When I went to elementary school 20 odd years ago in Vancouver, we had guest speakers come into the classroom and teach us about climate change, called global warming at the time. I was lucky to have environmentally-conscious teachers who invited these guests in. They were often young, progressive university students who upon learning and studying about our changing climate, chose to act by educating young kids. At that time, they were telling us we were the future, that we kids had the power to change the course our society and planet we are on, that if we grew up and acted on the facts that they were sharing with us, a crisis could be averted.
But that time for youth has come and gone.
Climate change is happening. Business and consumption as usual in a globalized world will saddle us with 3˚ to 5°C of warming within the lifetime of children being born today, radically altering the world as we know it. Many British Columbians are already embracing climate-friendly solutions including building renewable energy systems, supporting local food production, uplifting indigenous law and governance, and demanding mass public transit. Collectively, we still need to prepare ourselves and strengthen our resilience in light of climate change. Most importantly, we need informed youth who are armed with the facts and the urgency to act.
So, where do our children receive climate change education?
I’ve worked with many elementary and middle school teachers who incorporate environmental and climate themes into their classrooms. I commend these teachers for taking the initiative to do so on their own, as the new B.C. curriculum does not tackle the important facts of the climate crisis at the forefront for any mandatory course (only Science 7 shows students evidence of climate change over geological time as one of the course’s four ‘Big Ideas’). The new curriculum is designed to be more open to what students are interested in learning and teachers’ areas of specialization, but this is not enough to ensure our children are learning about climate change.
The school system has a critical role in helping students understand what climate change is and understanding how serious it is. The only courses that touch on these topics are optional, are not offered by many schools, and are only for Grades 11 and 12. Environmental Science 11/12 is not considered an acceptable science pre-requisite for most universities, perhaps causing students interested in the environment to opt out of taking the course, lowering the demand for the course and likelihood that it will be offered at their school.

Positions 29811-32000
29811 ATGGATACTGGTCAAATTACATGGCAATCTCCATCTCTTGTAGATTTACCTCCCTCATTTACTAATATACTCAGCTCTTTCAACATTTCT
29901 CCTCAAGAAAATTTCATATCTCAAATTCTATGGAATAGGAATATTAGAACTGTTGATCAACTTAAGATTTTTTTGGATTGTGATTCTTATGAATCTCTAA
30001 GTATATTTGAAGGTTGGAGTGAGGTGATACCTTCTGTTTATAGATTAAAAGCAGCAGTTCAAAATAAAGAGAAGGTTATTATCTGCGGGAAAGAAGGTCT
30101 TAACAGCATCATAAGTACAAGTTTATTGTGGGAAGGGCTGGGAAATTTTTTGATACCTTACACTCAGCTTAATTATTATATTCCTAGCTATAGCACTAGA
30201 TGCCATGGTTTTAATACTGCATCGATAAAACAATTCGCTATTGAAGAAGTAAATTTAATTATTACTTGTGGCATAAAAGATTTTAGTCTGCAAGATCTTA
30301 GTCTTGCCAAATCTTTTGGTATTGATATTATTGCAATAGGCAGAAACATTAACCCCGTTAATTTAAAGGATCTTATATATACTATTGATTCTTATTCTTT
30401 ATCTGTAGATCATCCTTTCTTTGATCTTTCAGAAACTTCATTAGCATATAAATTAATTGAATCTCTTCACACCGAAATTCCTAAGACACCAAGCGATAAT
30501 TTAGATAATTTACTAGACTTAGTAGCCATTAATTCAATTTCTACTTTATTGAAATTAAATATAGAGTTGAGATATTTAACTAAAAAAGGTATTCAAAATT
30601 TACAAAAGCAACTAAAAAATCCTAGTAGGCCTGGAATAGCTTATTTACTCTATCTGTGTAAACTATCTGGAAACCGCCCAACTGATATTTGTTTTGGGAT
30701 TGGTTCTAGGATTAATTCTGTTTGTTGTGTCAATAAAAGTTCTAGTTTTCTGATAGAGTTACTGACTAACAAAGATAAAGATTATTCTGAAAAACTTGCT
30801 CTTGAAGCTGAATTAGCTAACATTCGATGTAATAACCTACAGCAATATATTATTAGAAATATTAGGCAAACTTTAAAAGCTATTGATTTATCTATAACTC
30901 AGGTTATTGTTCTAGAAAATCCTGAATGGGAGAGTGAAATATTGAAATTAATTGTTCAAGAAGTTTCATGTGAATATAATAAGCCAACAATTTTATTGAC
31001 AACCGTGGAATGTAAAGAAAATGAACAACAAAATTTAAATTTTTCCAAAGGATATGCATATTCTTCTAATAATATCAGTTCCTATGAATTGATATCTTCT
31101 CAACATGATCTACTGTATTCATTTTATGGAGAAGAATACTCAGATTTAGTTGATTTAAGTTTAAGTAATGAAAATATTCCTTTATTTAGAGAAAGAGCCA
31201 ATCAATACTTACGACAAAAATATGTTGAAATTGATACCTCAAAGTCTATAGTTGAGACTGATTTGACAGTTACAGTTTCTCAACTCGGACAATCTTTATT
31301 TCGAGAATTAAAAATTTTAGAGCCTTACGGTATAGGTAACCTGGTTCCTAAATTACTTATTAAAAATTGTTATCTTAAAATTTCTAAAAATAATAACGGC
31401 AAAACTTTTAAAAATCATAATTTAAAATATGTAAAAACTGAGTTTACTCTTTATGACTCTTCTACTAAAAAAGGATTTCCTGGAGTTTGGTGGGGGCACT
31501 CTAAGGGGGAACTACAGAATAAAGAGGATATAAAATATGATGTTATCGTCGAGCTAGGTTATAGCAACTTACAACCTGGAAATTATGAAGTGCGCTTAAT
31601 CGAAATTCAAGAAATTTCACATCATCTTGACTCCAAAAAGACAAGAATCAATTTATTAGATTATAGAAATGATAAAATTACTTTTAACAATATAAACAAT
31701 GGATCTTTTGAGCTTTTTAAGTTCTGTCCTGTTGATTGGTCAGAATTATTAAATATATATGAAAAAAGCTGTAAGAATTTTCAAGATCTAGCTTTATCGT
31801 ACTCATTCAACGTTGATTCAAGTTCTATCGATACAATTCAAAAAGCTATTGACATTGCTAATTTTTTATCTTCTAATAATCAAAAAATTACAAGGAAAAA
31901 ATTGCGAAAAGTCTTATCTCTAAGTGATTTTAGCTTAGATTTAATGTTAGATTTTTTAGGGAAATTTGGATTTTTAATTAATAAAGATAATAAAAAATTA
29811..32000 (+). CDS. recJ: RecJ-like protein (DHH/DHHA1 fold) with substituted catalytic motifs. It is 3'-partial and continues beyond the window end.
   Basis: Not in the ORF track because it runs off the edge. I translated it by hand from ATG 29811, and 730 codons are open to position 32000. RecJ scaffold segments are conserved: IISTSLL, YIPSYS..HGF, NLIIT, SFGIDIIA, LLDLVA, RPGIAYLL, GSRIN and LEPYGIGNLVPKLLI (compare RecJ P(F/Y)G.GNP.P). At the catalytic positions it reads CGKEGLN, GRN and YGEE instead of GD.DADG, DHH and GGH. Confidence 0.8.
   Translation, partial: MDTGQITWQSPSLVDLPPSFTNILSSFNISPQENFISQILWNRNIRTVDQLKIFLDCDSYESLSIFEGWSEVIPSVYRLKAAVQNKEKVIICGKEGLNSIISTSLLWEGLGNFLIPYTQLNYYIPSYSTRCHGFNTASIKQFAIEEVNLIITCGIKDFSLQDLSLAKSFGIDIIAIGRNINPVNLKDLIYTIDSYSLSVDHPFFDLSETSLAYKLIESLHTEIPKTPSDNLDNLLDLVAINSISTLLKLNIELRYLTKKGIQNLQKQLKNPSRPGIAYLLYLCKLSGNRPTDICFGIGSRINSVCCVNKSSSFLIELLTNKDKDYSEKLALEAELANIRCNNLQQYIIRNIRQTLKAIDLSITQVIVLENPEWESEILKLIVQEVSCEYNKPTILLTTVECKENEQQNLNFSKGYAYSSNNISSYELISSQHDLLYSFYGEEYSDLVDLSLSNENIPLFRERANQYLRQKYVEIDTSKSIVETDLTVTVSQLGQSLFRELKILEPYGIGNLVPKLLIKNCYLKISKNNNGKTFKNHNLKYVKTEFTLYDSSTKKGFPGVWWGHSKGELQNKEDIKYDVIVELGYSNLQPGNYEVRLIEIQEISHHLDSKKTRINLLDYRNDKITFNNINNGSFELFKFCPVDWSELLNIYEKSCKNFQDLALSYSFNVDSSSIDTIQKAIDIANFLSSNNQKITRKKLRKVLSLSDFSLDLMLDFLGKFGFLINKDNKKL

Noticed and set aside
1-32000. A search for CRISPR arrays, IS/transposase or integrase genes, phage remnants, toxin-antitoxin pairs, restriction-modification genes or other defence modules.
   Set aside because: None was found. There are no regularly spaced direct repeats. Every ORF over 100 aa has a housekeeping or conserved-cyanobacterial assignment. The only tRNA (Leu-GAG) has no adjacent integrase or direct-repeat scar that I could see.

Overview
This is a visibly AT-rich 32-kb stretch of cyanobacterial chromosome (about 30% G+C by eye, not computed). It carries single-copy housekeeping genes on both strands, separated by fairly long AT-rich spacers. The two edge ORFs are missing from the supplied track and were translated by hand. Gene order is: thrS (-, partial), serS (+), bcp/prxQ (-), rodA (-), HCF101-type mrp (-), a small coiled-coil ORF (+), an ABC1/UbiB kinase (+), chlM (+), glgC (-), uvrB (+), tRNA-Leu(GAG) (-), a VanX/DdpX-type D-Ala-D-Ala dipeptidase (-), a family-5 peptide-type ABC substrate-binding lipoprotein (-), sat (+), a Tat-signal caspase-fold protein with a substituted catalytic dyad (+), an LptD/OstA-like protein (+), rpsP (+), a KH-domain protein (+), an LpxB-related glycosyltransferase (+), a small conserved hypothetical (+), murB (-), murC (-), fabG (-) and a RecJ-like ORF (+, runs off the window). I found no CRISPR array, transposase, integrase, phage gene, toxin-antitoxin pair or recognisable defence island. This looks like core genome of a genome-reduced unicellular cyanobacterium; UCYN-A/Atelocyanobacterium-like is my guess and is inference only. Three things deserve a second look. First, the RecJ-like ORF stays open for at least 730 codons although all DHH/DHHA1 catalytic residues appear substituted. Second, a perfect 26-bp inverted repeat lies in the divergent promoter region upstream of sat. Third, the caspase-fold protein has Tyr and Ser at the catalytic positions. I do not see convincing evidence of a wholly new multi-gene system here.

I believe that the public’s understanding of humanity’s contribution to climate change is poor. A CBC poll from 2018 suggests that one-third of Canadians don’t believe industry and human activity are the driving forces behind climate change. We need to have more emphasis on the study of weather, climate and climate change in the context of place beginning in elementary and continuing through to the end of the secondary program. These topics are crucial for the development of an eco-literate citizen who is fully informed and capable of making wise decisions on climate-related issues, which are increasing constantly.
How can you raise an informed child?
Talk to your kids about the climate crisis. No age is too young to talk about refusing single use plastic, reducing, repairing, reusing and recycling. Or B.C.’s biodiversity and old-growth forests. A care for nature and the beings that live there can foster an informed and empowered child.
Here are a few ideas to help raise eco-conscious citizens:
• Get outside; connect to nature.
• Go to the museum; learn about the past to change the present and future.
• Turn composting into a fun project for your kids and neighbours.
• Turn emotion into action; let’s do something about it!
• Model sustainable choices; make these habits routine.
• Start swapping; start a circular economy with neighbours.
• Make walking a habit, to and from school, work, or to the park.
• Pack litter-free lunches; say no to bags, and yes to reusable.
• Clean up your community or help your child’s teacher plan a clean-up.
Check with your library for inspiring stories. Anything from The Tiny Seed by Eric Carle to World Without Fish by Mark Kurlansky
Talk to your child’s teachers:
Does your child’s teacher have the resources they need to bring these topics into the classroom? Encourage your child’s teacher to show a climate change focused movie, or assign a book or novel of a success in the face of climate change. Help your child’s class do citizen science, start a garden, talk about past experiences by learning from elders, or do a service or research project.
Together, parents and teachers can help raise informed, eco-literate citizens who are prepared to face the climate crisis.